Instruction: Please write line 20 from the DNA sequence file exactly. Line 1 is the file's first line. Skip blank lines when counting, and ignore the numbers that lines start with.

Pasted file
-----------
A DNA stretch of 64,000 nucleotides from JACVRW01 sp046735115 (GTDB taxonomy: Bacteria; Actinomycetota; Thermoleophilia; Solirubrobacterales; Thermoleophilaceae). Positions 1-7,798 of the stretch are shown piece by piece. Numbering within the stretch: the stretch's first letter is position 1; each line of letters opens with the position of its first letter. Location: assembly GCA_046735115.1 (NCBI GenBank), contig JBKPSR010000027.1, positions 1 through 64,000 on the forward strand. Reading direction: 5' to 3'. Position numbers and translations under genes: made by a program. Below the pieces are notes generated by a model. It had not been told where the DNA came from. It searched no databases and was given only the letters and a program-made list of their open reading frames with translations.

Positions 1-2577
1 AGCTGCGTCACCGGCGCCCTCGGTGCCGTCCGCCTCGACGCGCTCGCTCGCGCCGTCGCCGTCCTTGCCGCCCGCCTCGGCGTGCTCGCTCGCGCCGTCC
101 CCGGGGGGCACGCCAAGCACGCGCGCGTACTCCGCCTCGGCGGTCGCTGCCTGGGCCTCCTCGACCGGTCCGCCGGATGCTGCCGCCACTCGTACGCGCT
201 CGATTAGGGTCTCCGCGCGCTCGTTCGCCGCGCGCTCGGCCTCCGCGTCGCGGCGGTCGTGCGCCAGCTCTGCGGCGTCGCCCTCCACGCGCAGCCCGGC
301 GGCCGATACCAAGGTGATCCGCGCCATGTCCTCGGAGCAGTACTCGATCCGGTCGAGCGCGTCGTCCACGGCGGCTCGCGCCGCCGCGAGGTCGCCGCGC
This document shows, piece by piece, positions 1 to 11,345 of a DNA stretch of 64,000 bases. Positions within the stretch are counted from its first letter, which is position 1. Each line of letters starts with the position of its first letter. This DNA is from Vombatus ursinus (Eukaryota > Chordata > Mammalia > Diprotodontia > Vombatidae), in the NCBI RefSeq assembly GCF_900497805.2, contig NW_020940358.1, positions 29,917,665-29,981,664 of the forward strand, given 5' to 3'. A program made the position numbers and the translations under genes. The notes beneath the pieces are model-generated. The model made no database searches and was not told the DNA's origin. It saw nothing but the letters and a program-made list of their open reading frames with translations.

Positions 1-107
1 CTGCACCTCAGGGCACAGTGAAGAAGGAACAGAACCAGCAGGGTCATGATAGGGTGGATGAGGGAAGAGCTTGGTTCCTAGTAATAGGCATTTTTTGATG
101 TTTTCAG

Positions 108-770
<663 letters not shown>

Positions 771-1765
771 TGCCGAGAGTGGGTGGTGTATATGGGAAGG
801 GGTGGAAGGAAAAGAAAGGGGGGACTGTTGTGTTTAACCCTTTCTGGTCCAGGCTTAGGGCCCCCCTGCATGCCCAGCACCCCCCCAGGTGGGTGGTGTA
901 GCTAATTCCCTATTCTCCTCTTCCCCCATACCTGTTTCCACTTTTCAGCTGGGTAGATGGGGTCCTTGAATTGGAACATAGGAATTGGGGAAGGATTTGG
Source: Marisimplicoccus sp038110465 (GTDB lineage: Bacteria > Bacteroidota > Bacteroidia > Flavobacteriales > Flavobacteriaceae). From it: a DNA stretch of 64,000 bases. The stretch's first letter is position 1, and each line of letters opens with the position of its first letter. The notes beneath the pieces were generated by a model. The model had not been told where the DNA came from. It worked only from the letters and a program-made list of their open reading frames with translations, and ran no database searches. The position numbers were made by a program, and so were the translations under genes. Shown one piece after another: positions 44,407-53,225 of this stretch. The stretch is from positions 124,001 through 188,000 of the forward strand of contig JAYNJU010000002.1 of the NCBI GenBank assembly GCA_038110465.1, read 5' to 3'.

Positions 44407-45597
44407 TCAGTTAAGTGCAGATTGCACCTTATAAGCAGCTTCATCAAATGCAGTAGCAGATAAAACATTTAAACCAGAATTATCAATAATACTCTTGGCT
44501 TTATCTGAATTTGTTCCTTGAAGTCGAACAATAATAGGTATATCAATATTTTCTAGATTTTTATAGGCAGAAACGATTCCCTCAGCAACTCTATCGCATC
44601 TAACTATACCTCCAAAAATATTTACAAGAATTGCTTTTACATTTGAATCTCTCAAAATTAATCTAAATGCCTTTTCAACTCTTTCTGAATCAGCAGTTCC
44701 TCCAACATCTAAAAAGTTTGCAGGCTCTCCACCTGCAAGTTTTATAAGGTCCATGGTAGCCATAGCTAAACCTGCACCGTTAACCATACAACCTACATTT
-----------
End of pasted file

44501 TTATCTGAATTTGTTCCTTGAAGTCGAACAATAATAGGTATATCAATATTTTCTAGATTTTTATAGGCAGAAACGATTCCCTCAGCAACTCTATCGCATC